Materials and methods
We conducted our study across eight central-Illinois forests spanning 130 km range north-south and 140 km range east-west: Allerton Park, Breens Woods, Bunny Forest, Funk Woods, Richter Woods, Trelease Woods, Warbler Ridge, and the Vermillion River Observatory. Mean annual temperature and mean annual precipitation ranged 10.0–11.1°C and 914–977 mm, respectively, across all sites. Plant community composition is relatively similar across these forests, consisting of a “prairie grove” species mix with Quercus, Fraxinus, Carya, and Acer species dominating the canopies. The understories of these forests are made up of a diverse mix of tree seedlings, Asimina triloba, and other shrubs including Sanicula, Laportea, Ageratina, Ribes, and Trillium species. The dominant soil types at each site were either silt loams or silty clay loams. Geographical coordinates, climate, and soil series for each site are reported in Supplementary Table 1.
In order to test the effects of garlic mustard on soil N cycling, we established a field study in central Illinois, USA. We designed this study with site as the experimental unit of replication (n = 8) to represent the effect of garlic mustard on forest soils over a greater geographic area. In March 2018, we established 1-m2 plots for each of the following three treatments within a 10-m2 area of each forest: garlic mustard present (present), garlic mustard absent (absent), and garlic mustard removed via hand-pulling (removed). We used the garlic mustard removed treatment as a control to account for meter-scale differences in soils within each forest that might promote the growth of garlic mustard. This approach also provided insight into whether live garlic mustard plants were required for garlic mustard to affect soil N cycling. We collected soil samples at three points over the growing season corresponding to different phenological stages in the garlic mustard life cycle. Samples were collected in mid-May to represent the “rosette” stage, mid-June to represent the “flowering” stage, and mid-August to represent the “senescent” stage of the garlic mustard life cycle (8 sites × 3 treatments × 3 time points = 72 samples). This approach allowed us to evaluate the effects of early season versus late season litter inputs on soil N cycling. Comparisons of the garlic mustard present versus absent treatments allow us to evaluate the effect of seasonal changes in environmental conditions (i.e., temperature, moisture, and light availability) that could potentially be confounded with the effect of garlic mustard phenology on soil N cycling and microbial community composition.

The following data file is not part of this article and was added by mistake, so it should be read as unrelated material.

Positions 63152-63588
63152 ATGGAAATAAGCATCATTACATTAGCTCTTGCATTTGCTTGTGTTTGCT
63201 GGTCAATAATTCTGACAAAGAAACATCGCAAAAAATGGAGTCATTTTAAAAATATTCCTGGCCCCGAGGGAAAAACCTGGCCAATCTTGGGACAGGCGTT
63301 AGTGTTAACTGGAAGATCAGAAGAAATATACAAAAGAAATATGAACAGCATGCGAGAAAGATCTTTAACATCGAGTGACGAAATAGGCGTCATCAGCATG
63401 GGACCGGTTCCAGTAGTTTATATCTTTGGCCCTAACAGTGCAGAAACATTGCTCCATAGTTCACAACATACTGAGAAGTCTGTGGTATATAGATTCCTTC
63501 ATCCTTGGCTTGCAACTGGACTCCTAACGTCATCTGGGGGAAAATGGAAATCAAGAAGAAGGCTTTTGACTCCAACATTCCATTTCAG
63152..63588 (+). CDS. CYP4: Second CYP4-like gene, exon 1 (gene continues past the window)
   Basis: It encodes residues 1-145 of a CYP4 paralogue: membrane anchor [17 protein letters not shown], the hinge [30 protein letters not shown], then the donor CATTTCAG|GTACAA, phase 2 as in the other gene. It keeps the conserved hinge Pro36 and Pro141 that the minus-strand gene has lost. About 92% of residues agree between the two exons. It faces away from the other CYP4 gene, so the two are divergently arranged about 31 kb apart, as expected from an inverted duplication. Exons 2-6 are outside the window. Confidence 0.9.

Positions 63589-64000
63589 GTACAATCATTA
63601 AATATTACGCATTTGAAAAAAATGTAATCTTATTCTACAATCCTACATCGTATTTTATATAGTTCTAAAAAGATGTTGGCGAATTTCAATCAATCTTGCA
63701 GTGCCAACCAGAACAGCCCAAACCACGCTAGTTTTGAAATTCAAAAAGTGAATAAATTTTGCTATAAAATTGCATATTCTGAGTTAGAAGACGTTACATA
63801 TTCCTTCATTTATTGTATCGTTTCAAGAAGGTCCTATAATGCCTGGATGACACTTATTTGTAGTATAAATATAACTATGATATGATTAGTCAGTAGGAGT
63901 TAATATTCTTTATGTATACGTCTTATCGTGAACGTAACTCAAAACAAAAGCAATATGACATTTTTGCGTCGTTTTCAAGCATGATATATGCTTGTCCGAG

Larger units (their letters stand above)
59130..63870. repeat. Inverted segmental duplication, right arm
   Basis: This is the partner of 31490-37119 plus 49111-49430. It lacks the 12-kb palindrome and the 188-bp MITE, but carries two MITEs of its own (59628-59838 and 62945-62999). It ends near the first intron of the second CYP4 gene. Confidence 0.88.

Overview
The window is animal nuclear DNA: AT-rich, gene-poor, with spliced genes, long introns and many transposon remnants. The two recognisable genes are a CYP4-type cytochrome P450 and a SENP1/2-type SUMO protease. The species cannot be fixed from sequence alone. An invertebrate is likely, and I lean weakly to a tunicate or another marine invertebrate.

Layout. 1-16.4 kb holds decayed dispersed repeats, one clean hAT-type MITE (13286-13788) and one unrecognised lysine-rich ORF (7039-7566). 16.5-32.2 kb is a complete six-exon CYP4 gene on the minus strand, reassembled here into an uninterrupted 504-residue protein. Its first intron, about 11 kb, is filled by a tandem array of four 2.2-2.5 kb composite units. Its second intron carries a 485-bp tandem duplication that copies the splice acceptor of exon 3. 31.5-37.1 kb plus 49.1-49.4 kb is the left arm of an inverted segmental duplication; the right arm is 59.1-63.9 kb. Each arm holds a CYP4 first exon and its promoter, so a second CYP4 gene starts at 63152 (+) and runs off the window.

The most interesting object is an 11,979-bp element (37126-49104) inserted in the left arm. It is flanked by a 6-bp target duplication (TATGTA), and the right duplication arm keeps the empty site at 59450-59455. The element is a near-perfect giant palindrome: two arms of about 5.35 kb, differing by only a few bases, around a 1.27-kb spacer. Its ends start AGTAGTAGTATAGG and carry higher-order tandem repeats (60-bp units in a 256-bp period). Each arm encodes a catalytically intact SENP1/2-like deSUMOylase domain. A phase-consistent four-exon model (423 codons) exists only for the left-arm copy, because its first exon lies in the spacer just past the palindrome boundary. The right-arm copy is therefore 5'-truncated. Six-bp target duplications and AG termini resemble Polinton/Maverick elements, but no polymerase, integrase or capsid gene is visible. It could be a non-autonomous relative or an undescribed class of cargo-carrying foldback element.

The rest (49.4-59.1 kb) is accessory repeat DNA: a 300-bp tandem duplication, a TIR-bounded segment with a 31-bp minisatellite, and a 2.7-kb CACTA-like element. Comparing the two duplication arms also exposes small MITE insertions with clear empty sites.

We focused our study on the surface soil where aboveground litter inputs and root exudates are most likely to have the greatest effect on N cycling rates, soil properties, and the microbial community. Therefore, soil samples were collected from 0–10 cm depth from the soil surface using a 5 cm diameter hand corer. There was very little to no organic horizon present in any of the study plots, so all samples consisted primarily of mineral soils. Four soil cores were collected from each 1 m2 treatment plot, composited, gently homogenized by hand in the field, and stored in gas-permeable bags at ambient temperature. On the same day as collection, the soil samples were transported to the University of Illinois at Urbana-Champaign (UIUC) for stable isotope pool dilution assays of gross N cycling rates the next day. A subsample of each soil was frozen at −20°C on the same day as collection. These subsamples were freeze-dried within 3 weeks of collection for later DNA and elemental analysis. Soils were collected at least 2 days after a rain event to minimize pulse variation from short-term increases in soil moisture and all samples from each time point were collected within one week of each other.
Gross N cycling rate measurements